The Chronicles of Disappearance is an exhibit on display at Montreal's DHC gallery
from January 19- May 13 2012. Comprised
of five international artists, Omer Fast, Teresa Margolles, Philippe Parenno,
Taryn Simon and Jose Toirac, the exhibit introduces works of varying mediums
that collectively discuss and explore notions of death, loss and absence.
Philippe Parenno's video June 8, 1968 (2009) is of particular interest for review. Recorded on 70mm and digitally projected on a very large screen, the 7 minute film powerfully consumes the audience through the size of the projection and usage of sound and movement. The rich-coloured film commences with a forceful drumbeat matching the visual movement of a train traveling forward on a railway. As the train travels through fields, forests and towns, its passing is acknowledged by many people dressed in 1940's attire, who stand and watch the locomotive in silence. Scenes of people watching the train are chaptered by brief scenes of stillness in the green forest and a boat in the water with a single passenger, a breeze and wind being the only disruptions of this peace.
The story and inspiration of the film was not presented or discussed until after the initial viewing. This method naturally enhanced the interpretation and perception of the video. Parreno's film creates an overwhelming sense of loneliness and tranquility because of the disconnection between the subjects on screen and the camera lens. Through the absence of dialogue and constant motion, the viewer is made to feel like a spirit passing through the surroundings on screen and only able to connect with the rhythmic drumming and rustling leaves in the wind. The perspective of the lens is also notably above the heads of people in which a sense of freedom and peace is instilled into the viewer's perception.
June 8 1968 is symbolic of Senator Robert F. Kennedy's assassination and the transportation of his corpse from Washington (where he was shot) to New York City (his family home). The video recreates the journey that Kennedy's corpse would have taken, and furthermore, expressed the emotions and effects of the nation's loss.
Senator Kennedy was amidst his campaign for Presidency when he was assassinated. He was incredibly loved by the American public and was the front-running candidate. His platform was successful and unique because of his advocacy for human rights and equality, bridging the segregation that was such a prominent part of American society at this time.
Parrenno's video artfully recreates the cross-country return of Kennedy's corpse and what the experience would have been like. The dominating size of the production is an imperative part of its consumption as it demands the viewer's full attention and an inevitable response - the magnitude of the production does not allow one to be distracted. The silence and stillness of the people watching the train pass by is eerie and creates a sense of isolation.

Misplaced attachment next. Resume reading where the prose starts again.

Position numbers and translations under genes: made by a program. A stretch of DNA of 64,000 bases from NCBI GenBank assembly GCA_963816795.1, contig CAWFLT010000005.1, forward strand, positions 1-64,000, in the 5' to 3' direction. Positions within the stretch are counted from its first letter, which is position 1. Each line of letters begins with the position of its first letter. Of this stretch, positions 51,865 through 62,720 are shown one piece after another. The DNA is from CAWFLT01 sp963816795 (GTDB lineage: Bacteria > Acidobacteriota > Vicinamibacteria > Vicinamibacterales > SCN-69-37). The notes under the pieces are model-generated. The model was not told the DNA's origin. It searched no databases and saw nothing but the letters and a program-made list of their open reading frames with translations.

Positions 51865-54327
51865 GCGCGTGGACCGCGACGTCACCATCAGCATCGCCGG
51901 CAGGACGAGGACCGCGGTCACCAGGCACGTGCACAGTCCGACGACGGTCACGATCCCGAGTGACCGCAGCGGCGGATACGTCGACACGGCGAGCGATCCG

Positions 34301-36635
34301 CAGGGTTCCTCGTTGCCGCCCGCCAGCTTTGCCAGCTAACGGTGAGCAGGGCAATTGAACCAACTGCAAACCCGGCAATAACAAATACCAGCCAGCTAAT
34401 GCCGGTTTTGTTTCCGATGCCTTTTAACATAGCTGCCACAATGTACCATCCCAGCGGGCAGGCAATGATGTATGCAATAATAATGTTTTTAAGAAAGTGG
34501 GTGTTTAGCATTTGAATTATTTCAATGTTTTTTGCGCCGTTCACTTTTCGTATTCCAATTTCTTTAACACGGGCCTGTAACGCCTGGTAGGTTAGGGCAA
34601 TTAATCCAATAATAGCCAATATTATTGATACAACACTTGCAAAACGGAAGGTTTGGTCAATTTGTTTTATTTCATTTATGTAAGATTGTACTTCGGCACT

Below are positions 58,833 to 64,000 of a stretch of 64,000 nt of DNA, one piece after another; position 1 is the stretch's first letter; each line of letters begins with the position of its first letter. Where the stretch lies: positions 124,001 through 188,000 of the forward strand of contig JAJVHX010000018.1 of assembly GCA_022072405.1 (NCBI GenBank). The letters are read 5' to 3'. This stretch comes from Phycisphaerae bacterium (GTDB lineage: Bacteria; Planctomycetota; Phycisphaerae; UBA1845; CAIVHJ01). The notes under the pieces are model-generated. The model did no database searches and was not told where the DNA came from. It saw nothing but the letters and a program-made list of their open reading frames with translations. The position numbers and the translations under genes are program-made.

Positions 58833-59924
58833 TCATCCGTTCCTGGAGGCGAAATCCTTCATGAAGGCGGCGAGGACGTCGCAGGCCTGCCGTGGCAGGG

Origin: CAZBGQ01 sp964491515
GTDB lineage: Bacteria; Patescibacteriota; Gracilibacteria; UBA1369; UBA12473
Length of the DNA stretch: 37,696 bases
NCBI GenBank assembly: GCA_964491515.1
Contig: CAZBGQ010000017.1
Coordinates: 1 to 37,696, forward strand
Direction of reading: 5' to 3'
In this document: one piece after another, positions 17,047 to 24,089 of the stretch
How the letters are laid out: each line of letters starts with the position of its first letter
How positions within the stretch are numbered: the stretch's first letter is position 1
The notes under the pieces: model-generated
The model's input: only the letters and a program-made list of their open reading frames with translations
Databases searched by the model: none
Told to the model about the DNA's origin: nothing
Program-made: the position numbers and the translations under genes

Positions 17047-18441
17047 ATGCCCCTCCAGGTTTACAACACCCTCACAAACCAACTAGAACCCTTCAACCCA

Movement is a very prominent theme in June 8 1968. Despite the subjects on screen's stillness, the camera is constantly moving forward. Parreno takes the inspiration of portraying what the passengers on the train would have witness and develops it further, fabricating a sense of freedom and spirituality that may be related to almost ghost-like.
After death, the world continues to rotate and lives continue to be lived. Parreno alters this notion through placing the dead (Kennedy's corpse) in motion on the train and having the rest of the bustling world stop for a moment and watch it go past. It is ironic how in this video, the corpse is the thing in motion and the alive world around it is the one that has stopped.
In cohesion with the rhythmic drumming (representing that of a heartbeat and rhythmic movement of a train), the wind in the trees and rippling water around the boat articulate the spirit of life, surrounding the people who remain motionless.
This piece of work explores the isolation and tranquility followed by loss. Death is an inevitable part of human life. Suffering loss and the process of mourning is a process involving sadness, loneliness and re-evaluation. It is a time filled with quiet, tranquility and reflection of life. Though great loss is a very sad time, it is also such a beautiful time as it reminds each of us how important life is. Furthermore, how important it is to have fun and truly value our relationships and daily surroundings.
video explores the historical emotions of those affected by Kennedy's
assassination. Upon further examination, Parrreno's work portrays
mourning and loss in a very intimate way. Be sure to go see what you
think at the DHC gallery - the exhibit is open until May 13, 2012.